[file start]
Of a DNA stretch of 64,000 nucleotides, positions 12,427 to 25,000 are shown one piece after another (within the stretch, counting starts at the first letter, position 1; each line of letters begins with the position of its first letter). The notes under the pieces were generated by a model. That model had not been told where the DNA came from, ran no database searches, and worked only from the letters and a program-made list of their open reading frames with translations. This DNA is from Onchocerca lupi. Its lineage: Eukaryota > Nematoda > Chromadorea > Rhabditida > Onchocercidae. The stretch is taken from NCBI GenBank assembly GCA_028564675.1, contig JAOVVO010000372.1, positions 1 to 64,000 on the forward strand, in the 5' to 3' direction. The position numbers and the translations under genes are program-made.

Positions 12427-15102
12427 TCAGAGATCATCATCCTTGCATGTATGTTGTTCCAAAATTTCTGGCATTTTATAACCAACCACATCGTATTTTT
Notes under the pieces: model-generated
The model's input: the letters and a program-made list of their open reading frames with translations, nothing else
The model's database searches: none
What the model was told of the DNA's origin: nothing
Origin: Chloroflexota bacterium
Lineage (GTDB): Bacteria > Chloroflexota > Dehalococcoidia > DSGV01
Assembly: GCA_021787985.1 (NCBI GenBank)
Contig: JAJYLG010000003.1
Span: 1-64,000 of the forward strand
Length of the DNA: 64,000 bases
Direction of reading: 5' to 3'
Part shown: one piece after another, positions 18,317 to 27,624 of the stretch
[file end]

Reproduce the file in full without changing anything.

Of a DNA stretch of 64,000 nucleotides, positions 12,427 to 25,000 are shown one piece after another (within the stretch, counting starts at the first letter, position 1; each line of letters begins with the position of its first letter). The notes under the pieces were generated by a model. That model had not been told where the DNA came from, ran no database searches, and worked only from the letters and a program-made list of their open reading frames with translations. This DNA is from Onchocerca lupi. Its lineage: Eukaryota > Nematoda > Chromadorea > Rhabditida > Onchocercidae. The stretch is taken from NCBI GenBank assembly GCA_028564675.1, contig JAOVVO010000372.1, positions 1 to 64,000 on the forward strand, in the 5' to 3' direction. The position numbers and the translations under genes are program-made.

Positions 12427-15102
12427 TCAGAGATCATCATCCTTGCATGTATGTTGTTCCAAAATTTCTGGCATTTTATAACCAACCACATCGTATTTTT
Notes under the pieces: model-generated
The model's input: the letters and a program-made list of their open reading frames with translations, nothing else
The model's database searches: none
What the model was told of the DNA's origin: nothing
Origin: Chloroflexota bacterium
Lineage (GTDB): Bacteria > Chloroflexota > Dehalococcoidia > DSGV01
Assembly: GCA_021787985.1 (NCBI GenBank)
Contig: JAJYLG010000003.1
Span: 1-64,000 of the forward strand
Length of the DNA: 64,000 bases
Direction of reading: 5' to 3'
Part shown: one piece after another, positions 18,317 to 27,624 of the stretch